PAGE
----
Quakefinder hones in on better earthquake predictions
Although it’s been a while since California experienced a major earthquake, the team behind QuakeFinder hopes they’ll see the next big one before it comes.
The QuakeFinder project is currently in its fifteenth year working on mid-range (two week prior) earthquake predictions.
As project Director Dan Coughlin explained in an interview with The Sheet, QuakeFinder was developed by its Chief Technology Officer Tom Bleier in 2000 in the hopes of using the strange phenomena that occur before earthquakes to learn how to see an earthquake coming before it arrives.
“In 1989, Tom was aware of research being done by Stanford professor Dr. Tony Fraser Smith, who detected these large magnetic signals about two weeks and again three hours before the 1989 Loma Prieta earthquake (Magnitude 7.0),” said Coughlin.
As Bleier explained it, electromagnetic energy relates to energy that is non-mechanical but has both electrical elements (like lightning) and magnetism elements (like a refrigerator magnet), and moves from one place to another, like a light beam.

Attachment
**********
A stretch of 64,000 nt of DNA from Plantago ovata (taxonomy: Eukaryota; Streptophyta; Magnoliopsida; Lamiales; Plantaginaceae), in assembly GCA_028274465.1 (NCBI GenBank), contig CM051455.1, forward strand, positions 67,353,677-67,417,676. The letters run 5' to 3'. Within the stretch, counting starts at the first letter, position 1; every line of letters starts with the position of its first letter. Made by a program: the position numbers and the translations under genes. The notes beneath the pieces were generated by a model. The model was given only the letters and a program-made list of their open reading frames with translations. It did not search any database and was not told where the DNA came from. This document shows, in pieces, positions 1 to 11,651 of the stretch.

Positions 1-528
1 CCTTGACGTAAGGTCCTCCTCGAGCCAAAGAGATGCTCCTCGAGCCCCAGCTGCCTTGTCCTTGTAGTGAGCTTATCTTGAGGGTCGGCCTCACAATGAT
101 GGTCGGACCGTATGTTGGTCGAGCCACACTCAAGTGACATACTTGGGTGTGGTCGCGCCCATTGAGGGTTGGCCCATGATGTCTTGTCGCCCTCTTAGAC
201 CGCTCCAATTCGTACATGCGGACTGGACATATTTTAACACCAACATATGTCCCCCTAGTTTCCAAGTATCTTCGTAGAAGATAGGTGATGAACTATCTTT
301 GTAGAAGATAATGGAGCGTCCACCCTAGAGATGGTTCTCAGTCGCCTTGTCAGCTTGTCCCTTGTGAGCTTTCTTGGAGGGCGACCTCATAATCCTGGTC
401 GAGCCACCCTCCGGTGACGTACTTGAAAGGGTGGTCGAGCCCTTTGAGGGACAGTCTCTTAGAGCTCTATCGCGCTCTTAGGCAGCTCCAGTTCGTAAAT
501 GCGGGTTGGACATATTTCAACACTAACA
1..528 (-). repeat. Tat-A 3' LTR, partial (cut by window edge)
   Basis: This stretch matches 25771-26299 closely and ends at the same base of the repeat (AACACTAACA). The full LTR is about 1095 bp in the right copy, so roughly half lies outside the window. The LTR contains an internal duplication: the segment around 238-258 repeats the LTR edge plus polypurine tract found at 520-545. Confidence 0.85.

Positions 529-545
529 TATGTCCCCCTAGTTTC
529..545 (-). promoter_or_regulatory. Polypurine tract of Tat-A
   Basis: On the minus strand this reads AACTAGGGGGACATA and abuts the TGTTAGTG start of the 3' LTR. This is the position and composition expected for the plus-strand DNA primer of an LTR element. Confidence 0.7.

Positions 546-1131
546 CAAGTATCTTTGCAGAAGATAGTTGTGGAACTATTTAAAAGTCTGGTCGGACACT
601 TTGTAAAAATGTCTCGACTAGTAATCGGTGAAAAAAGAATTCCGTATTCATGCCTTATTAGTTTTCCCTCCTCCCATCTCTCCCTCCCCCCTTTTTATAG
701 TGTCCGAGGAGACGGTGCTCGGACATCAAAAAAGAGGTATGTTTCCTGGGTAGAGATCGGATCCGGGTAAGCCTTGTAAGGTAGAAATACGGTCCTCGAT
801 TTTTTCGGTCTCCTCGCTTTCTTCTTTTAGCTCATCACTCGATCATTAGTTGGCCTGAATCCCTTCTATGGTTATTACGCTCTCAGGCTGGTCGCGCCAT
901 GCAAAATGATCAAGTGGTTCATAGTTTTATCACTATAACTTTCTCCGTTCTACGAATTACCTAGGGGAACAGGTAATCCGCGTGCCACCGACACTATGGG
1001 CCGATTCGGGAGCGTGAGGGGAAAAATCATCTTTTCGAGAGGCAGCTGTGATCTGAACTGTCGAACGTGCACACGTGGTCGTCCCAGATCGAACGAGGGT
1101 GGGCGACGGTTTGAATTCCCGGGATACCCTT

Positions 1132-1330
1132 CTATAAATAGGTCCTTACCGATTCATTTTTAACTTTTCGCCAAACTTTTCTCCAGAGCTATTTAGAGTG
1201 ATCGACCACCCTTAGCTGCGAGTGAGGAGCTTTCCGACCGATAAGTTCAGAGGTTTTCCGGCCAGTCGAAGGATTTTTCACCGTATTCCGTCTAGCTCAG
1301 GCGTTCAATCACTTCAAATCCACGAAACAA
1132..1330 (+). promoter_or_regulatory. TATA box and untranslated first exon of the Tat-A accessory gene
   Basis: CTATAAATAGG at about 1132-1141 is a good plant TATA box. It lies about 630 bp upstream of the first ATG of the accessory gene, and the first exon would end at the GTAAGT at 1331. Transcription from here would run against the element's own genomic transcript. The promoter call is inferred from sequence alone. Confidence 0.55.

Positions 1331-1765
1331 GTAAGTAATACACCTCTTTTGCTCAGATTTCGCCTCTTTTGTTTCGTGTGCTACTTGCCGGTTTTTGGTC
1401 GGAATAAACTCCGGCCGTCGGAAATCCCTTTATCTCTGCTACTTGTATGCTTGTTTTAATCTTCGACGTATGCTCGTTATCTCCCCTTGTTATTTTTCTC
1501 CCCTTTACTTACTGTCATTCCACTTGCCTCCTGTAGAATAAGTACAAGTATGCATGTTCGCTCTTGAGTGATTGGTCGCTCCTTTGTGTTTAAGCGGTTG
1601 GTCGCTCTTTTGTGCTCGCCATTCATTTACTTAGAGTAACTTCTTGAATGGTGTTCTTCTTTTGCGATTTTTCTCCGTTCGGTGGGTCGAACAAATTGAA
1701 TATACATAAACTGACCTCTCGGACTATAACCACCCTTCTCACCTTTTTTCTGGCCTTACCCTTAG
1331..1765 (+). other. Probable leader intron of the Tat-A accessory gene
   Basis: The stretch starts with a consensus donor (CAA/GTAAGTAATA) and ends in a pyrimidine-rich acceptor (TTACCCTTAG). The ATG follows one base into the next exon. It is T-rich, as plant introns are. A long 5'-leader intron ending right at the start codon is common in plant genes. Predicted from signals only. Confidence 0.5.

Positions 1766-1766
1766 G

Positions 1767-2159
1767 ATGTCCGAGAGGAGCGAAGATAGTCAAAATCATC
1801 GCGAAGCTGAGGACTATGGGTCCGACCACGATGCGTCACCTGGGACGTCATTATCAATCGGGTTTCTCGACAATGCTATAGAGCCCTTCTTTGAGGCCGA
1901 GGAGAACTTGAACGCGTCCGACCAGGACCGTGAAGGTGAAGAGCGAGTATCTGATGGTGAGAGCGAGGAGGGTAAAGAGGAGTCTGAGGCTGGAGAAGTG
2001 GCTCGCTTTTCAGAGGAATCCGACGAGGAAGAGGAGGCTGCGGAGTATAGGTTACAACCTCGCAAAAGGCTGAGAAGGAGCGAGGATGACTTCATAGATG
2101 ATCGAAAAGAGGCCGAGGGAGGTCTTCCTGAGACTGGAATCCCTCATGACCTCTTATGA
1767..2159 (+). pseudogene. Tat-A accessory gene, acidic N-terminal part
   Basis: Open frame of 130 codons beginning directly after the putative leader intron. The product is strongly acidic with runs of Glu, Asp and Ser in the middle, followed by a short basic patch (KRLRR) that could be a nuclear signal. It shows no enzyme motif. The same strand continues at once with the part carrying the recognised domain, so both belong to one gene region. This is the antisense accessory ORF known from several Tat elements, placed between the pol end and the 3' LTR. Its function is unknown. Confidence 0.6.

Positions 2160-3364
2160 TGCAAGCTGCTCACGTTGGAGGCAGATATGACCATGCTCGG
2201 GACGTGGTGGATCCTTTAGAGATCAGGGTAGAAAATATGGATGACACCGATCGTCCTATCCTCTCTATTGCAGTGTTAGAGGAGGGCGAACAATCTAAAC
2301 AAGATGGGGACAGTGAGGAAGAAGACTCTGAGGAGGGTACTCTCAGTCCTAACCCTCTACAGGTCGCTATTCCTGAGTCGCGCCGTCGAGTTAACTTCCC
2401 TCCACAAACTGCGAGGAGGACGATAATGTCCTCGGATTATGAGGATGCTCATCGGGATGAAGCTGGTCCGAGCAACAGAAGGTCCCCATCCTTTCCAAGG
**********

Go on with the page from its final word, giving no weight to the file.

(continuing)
In the case of earthquakes, Bleier said QuakeFinder is trying to detect “underground lightning,” or large currents that move quickly from the future rupture zone to the surface of the ground.
These large currents generate magnetic pulses that can be detected on the ground level with sensitive magnetometers.
Electromagnetic energy two weeks prior to the Loma Prieta earthquake was about 20 times the regular levels; that energy “shot up to about 60 times normal a few hours before the earthquake,” Coughlin said.
At the time, scientists and researchers hadn’t yet come together to study these signs and what they might mean for earthquake detection. Bleier convinced Celeste Ford, CEO of Palo Alto-based company Stellar Solutions, that this and other pre-earthquake phenomena were worth studying.
“I thought gee, you know, there’s this fractionated report about earthquake lights and animals behaving funny, and water wells dropping dramatically before earthquakes, and I was wondering if there was some way of actually creating an instrument that could pick up these things,” said Bleier.
Stellar Solutions, which specializes in providing engineering services to government customers like the Department of Defense and NASA, has been the primary source of QuakeFinder’s $10 million in funding.